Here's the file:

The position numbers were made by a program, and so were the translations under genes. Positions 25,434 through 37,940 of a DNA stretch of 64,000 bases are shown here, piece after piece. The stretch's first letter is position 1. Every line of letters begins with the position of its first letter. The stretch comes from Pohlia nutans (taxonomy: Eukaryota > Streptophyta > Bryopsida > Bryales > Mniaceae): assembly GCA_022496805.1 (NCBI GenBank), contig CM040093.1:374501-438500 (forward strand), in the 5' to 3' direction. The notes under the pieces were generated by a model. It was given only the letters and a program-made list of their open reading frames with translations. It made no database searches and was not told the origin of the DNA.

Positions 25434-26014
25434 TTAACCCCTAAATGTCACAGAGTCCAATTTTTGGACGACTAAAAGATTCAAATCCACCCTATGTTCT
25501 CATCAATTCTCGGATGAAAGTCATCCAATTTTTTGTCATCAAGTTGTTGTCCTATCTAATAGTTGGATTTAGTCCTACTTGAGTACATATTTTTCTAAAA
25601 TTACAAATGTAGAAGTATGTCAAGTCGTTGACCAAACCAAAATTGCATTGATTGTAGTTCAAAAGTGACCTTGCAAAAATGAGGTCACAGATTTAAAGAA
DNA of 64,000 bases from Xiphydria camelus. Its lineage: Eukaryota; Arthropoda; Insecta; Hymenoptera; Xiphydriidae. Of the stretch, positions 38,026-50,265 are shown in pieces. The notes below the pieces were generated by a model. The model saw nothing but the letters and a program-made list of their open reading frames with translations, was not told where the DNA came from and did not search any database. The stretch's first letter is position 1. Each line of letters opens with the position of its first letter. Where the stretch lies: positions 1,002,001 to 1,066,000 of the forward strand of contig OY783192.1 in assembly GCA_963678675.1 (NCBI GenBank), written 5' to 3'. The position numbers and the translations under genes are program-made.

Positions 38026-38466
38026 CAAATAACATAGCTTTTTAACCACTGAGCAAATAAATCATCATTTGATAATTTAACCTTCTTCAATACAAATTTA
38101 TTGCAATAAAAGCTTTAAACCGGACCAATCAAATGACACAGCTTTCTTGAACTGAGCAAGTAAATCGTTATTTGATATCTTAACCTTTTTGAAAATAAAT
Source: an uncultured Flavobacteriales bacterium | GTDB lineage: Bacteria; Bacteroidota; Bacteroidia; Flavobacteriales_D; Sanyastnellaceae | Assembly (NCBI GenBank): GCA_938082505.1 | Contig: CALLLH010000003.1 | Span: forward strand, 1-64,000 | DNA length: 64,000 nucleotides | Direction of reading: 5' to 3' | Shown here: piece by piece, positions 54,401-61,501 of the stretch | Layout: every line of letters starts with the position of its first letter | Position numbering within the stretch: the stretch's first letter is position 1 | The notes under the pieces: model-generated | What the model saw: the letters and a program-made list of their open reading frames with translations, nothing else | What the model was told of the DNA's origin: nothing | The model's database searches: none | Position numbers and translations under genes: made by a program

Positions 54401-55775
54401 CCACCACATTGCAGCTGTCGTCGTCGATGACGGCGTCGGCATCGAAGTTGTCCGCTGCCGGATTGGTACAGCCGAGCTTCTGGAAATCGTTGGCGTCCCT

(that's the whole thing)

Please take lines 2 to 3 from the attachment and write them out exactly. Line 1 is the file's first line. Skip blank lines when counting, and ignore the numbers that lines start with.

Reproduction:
Positions 25434-26014
25434 TTAACCCCTAAATGTCACAGAGTCCAATTTTTGGACGACTAAAAGATTCAAATCCACCCTATGTTCT